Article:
Another impressive release
Adam England
10:25 30th March 2022

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When you’ve not long had a critically-acclaimed debut album and a sold-out tour with IDLES, and you’re looking forward to appearing at SXSW for the first time: it’s Sod’s Law that the world will be thrown into turmoil with a pandemic. But while it might be three years since Crows started writing Beware Believers and two since the start of Covid-19, this is an album that feels like it’s arrived at the right time.

Crows have supported the likes of Wolf Alice, Slaves, IDLES and Gilla Band, and like many of the bands they’ve toured and worked with, Crows certainly don’t shy away from touching on the political. 

The dark noise-rock of opener ‘Closer Still’ takes aim at the Department for Work and Pensions and their treatment of the vulnerable, while ‘Garden of England’ is the band’s self-described ‘Brexit anthem’, vocalist James Cox lamenting the conflict, division and deception that came to define the UK of the late 2010s following the EU referendum.

While not as overtly political, lead single ‘Slowly Separate’ has a brooding post-punk bassline that could have been lifted straight from 1979, and lyrical matter about living and working in London and going through the motions in life, speaking to a particularly contemporary brand of anhedonia.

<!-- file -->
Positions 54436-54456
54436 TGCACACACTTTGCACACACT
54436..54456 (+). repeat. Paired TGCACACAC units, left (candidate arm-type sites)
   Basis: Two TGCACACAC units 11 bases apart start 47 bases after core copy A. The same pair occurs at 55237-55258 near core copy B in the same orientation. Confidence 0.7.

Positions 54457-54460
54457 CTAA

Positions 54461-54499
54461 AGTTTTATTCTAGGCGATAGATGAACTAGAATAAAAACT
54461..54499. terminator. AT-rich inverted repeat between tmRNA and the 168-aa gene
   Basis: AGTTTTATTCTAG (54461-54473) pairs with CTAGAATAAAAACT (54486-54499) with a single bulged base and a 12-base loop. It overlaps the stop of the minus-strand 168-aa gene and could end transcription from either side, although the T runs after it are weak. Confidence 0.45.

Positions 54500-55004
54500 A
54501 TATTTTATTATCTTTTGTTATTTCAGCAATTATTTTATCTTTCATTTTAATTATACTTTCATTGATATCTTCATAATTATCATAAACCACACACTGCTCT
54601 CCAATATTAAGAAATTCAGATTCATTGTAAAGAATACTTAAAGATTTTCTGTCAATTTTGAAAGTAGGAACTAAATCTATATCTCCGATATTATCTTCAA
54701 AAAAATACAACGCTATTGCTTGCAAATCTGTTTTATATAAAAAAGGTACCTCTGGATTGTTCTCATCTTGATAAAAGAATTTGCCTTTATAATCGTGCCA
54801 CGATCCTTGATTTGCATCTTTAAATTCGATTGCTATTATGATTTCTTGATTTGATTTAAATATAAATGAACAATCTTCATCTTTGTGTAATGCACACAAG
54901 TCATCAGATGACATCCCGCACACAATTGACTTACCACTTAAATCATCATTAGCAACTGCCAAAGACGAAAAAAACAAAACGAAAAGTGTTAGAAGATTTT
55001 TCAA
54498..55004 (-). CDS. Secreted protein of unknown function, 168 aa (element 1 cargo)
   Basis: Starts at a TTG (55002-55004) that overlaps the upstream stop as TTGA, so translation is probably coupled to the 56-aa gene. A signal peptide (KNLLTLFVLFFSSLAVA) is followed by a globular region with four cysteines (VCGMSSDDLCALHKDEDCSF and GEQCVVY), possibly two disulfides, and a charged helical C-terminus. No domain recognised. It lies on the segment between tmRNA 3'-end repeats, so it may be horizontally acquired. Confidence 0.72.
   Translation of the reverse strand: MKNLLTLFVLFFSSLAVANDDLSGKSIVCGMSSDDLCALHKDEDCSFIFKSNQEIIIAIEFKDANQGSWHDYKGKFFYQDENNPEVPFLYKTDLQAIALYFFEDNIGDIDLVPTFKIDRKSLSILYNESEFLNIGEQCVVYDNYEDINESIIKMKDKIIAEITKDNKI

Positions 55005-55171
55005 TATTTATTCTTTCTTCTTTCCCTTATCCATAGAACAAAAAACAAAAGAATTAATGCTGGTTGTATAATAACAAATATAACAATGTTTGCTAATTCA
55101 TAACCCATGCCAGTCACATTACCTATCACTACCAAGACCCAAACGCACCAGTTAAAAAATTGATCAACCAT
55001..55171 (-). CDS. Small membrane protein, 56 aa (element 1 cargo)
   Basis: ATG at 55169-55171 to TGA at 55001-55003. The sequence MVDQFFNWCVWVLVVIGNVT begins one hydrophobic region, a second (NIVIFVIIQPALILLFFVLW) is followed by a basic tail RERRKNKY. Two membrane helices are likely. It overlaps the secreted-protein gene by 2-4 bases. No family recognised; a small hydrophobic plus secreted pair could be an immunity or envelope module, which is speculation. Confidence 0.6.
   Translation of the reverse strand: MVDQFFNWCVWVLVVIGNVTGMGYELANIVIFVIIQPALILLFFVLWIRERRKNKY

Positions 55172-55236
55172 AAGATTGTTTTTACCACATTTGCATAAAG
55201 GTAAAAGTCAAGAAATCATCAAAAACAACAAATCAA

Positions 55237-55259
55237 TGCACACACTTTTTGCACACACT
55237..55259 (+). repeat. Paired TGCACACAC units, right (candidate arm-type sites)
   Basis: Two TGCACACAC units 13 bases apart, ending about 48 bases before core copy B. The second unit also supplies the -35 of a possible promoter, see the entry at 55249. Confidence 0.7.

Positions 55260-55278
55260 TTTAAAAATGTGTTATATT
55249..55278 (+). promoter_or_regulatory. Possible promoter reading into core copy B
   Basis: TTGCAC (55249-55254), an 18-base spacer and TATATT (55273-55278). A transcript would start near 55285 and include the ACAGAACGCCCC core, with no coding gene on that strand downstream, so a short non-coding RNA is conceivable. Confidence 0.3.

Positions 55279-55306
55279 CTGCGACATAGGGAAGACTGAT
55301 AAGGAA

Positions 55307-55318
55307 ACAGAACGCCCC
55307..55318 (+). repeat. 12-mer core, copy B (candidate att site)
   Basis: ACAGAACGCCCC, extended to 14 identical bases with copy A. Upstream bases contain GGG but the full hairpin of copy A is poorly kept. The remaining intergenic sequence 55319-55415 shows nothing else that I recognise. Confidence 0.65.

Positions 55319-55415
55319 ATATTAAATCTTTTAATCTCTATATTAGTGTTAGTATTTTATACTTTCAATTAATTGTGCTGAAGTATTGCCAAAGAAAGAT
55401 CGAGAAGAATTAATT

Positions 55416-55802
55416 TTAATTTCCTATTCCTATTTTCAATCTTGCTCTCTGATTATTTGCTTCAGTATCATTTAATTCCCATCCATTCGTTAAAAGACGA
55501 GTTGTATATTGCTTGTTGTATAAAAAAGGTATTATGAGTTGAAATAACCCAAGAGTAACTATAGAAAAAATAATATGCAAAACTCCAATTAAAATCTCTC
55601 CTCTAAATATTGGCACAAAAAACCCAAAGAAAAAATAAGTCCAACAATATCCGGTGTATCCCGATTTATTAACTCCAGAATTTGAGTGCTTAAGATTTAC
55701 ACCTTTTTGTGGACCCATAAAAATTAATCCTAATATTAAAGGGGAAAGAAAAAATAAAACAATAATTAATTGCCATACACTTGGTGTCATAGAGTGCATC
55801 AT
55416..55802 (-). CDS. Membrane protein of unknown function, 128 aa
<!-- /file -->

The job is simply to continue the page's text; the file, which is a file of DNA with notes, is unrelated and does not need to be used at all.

‘Healing’ is a slice of almost gothic post-punk that moves from Closer-era Joy Division to raucous hazy indie, and it’s followed by the intense, claustrophobia-inducing ‘Room 156’, where Cox mesmerisingly chants “Broken things let the light in”. Completing a strong three-track combo is ‘Meanwhile’, which combines an anthemic chorus with brooding verses before thundering guitars invite a thrillingly intense final minute of music, probably the crowning point of the record. 

On album closer ‘Sad Lad’, the band eschew their usual brand of fast and fuzzy post-punk but without sacrificing passion and spirit as Cox pays tribute to late outsider music icon Daniel Johnston. His vocals emerge out of the all-encompassing instrumentation like the calm in a storm—something to cling on to. 

With Beware Believers, the idea of secondalbum syndrome shouldn’t even be entertained. This is another impressive release from the London quartet, and soon we’ll surely be talking about them as the headliners rather than as supports for some of the biggest names in UK punk. 

Beware Believers arrives 1 April via Bad Vibrations.

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Photo: Press